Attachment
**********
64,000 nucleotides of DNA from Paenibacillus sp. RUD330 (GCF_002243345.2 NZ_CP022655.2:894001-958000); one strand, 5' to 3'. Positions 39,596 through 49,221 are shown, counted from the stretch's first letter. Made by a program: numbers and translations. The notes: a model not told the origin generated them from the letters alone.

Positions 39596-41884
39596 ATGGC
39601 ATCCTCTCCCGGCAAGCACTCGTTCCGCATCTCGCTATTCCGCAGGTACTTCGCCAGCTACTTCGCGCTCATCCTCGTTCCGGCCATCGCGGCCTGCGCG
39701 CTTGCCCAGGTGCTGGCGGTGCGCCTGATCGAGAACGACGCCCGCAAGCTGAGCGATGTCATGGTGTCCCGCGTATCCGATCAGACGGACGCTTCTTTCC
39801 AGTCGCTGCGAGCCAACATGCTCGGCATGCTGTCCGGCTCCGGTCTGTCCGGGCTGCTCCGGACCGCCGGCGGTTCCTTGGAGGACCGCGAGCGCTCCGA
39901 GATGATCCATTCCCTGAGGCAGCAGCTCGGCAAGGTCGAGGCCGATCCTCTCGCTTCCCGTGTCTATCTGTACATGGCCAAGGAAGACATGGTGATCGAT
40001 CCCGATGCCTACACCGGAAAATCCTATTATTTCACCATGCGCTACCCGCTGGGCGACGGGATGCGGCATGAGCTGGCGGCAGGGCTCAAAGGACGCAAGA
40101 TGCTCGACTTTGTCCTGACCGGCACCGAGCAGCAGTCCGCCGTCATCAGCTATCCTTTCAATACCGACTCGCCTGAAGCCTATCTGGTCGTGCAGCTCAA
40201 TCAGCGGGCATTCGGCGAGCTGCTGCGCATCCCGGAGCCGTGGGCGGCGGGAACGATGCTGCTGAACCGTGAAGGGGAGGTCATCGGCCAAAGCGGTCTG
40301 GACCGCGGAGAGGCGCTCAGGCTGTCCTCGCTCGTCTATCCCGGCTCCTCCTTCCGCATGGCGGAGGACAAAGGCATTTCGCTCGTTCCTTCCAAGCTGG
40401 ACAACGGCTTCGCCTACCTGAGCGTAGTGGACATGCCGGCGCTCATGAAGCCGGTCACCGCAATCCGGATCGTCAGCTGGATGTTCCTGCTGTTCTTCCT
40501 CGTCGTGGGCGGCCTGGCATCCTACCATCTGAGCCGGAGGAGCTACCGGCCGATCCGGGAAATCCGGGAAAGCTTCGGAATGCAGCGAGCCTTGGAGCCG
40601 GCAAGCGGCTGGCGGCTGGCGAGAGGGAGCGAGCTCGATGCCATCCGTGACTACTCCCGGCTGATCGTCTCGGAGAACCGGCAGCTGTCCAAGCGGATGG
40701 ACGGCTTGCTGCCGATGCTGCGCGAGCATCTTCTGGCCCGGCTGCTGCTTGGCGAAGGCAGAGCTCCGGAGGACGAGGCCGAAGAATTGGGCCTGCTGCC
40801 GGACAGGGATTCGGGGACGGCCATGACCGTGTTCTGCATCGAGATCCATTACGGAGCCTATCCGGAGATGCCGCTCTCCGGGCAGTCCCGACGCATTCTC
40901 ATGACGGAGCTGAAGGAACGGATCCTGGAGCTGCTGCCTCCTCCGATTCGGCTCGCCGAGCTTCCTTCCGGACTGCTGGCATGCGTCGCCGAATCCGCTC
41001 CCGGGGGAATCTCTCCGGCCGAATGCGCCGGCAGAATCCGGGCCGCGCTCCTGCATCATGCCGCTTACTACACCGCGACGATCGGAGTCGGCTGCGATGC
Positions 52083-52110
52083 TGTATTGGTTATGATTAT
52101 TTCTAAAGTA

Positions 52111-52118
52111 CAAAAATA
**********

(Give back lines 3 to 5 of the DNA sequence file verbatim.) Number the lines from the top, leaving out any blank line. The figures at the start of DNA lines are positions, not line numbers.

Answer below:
39596 ATGGC
39601 ATCCTCTCCCGGCAAGCACTCGTTCCGCATCTCGCTATTCCGCAGGTACTTCGCCAGCTACTTCGCGCTCATCCTCGTTCCGGCCATCGCGGCCTGCGCG
39701 CTTGCCCAGGTGCTGGCGGTGCGCCTGATCGAGAACGACGCCCGCAAGCTGAGCGATGTCATGGTGTCCCGCGTATCCGATCAGACGGACGCTTCTTTCC